Indiana Jones and the Kingdom of the Crystal Skull is a solid adventure flick that is not lacking flaws, but is also not lacking excitement. Even with a slow going first 20 minutes, the film picks up momentum that is culminated to a final scene that is visually stunning and beautiful. Crystal Skull does not reinvent the Indiana Jones franchise, but simply continues it as though it never left us. Worth multiple viewings, Indiana Jones and the Kingdom of the Crystal Skull is a fine addition to the franchise and although it may not be everything you wished for, it is a very good film. My Rating (7.5/10)

Evan Almighty (2007)

Steve Carrell stars in Evan Almighty, a comedy event of biblical proportions. A follow-up to 2003's Bruce Almighty, Evan Almighty falls prey to the same predictable storyline and unfunny performances as its predecessor. The movie centers on Evan Baxter (Steve Carrell), a news anchorman turned Congressman who has just moved into a new house with his wife Joan (Lauren Graham) and his 3 sons. Baxter just begins settling into his new job, and even manages to get his name placed on a major bill with head Congressman Long (John Goodman). But Evan's life is thrown awry when the God (Morgan Freeman) himself comes and asks Evan to complete a holy mission. He is to build an ark in preparation for an upcoming flood. Evan's everyday life soon becomes overrun with extra facial hair and animals (2 of each, hardy har har), as he attempts to build his giant boat all while trying to convince his family and everyone else that he is not insane. Evan Almighty is chock full of silly slapstick and bird feces, but is completely void of entertainment and merit.

Jim Carrey and Jennifer Aniston were smart enough to turn down roles in this witless, uninspiring sequel. Tom Shadyac returns as director, and doesn't do a terrible job I must admit. One of the few things that were respectable about Evan Almighty was the special effects. The majority of the film was not impressive, but the scenes where the ark is in action were executed pretty well. Steve Oedekerk, who wrote Bruce Almighty, also returned to pen this screenplay. You can tell the same man wrote both scripts because the dialogue is dry and the progression of both films is not carried very well at all. Evan Almighty becomes a chore to sit through and sometimes becomes unintentionally unbearable.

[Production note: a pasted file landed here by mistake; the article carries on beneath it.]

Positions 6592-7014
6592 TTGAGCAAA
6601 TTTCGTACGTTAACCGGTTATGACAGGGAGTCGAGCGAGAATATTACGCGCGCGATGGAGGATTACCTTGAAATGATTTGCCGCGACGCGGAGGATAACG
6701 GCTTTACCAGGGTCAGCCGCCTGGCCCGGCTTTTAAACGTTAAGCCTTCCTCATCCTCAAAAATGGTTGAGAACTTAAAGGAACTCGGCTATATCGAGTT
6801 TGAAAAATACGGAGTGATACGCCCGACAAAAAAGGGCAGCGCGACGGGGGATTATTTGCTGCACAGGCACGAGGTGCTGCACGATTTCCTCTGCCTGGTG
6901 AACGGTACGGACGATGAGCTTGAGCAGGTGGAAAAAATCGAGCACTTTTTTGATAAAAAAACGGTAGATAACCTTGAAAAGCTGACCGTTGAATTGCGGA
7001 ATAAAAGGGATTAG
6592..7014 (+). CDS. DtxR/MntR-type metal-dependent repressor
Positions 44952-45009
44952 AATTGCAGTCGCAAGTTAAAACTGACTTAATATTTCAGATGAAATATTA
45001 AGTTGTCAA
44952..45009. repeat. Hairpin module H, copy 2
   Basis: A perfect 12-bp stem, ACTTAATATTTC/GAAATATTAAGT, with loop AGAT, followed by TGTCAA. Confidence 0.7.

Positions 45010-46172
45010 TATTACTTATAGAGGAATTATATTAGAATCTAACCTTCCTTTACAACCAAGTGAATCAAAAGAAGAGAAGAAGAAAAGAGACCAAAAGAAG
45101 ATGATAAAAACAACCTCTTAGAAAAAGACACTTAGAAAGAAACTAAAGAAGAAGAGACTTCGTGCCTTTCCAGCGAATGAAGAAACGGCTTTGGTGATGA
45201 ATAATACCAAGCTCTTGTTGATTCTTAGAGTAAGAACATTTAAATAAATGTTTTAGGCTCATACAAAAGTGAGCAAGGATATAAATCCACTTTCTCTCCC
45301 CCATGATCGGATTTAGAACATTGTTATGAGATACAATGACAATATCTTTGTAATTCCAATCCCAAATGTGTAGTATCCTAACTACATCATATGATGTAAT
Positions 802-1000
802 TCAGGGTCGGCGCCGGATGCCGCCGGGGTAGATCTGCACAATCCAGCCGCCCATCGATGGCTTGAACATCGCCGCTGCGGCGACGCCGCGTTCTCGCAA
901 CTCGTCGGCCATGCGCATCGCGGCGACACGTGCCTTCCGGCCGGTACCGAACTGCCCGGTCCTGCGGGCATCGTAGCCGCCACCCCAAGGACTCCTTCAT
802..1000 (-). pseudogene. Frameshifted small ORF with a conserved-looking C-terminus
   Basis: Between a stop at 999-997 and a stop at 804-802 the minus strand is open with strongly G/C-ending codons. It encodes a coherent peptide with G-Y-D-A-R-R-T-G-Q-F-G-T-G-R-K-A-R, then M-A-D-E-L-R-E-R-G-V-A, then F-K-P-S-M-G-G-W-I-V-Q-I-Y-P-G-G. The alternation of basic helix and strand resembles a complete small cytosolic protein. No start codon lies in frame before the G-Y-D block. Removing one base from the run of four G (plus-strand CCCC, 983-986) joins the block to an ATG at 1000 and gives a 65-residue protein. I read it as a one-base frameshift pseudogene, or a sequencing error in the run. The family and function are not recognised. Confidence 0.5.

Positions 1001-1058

Steve Carrell does the best that he can with the material he was given as Evan Baxter. Unfortunately, Carrell is reduced to goofball antics to try and get cheap laughs out of the young viewers in the audience. Several times his performance reminded me of an unfunny copy of his character Michael Scott on The Office. It became very visible that Carrell was digging as deep as he could to produce funny material, but came up short every time. Oscar winner Morgan Freeman renews his role as God because he probably had time to kill before The Dark Knight began filming. Freeman appears to be going through the motions and didn't provoke any response, spiritual or emotional, from me even as he gives a speech on the true meaning of the story of Noah. I was simply unimpressed. John Goodman acts as the "villain" of the movie Congressman Long. I watched Evan Almighty twice and I'm still unsure as to why he is the bad guy, but I just played along. Goodman does an OK job here, although it sometimes feels like pulling teeth when he has to look menacing and be disgruntled. A truly awful performance would be the way to describe Lauren Graham's portrayal of a distressed wife of a possibly crazy husband. I was not convinced that this woman was feeling any kind of emotional unrest, and there was not a hint of chemistry between her and Carrell. Comedian Wanda Sykes also has a role in Evan Almighty as Evan's assistant Rita. Basically, whether you enjoy her presence is based on whether you hate her or like her. I hate her. The one genuinely funny performance is given by Jonah Hill, who has previously shown his comedic talents in films such as Superbad and Knocked Up. His role in Evan Almighty is very small, but his on screen charisma and ability to deliver deadpan comedy makes every scene he is in enjoyable.

Evan Almighty is a family friendly film and I do not doubt that some children will enjoy the grade school humor and the cute little animals. But for anybody age 14 and up, this film will just be unsatisfying schlock. Evan Almighty was the most expensive comedy film ever made, but tanked at the box office only bring back slightly more than half its budget. I take some solace in this fact because it tells me that people do have self control and won't spend money to see anything that is put in front of them. Maybe this stand can be taken for movies such as Epic Movie and Date Movie, and we can keep those sequels from soiling our country. In the meantime, don't bother watching Evan Almighty. My rating (4/10)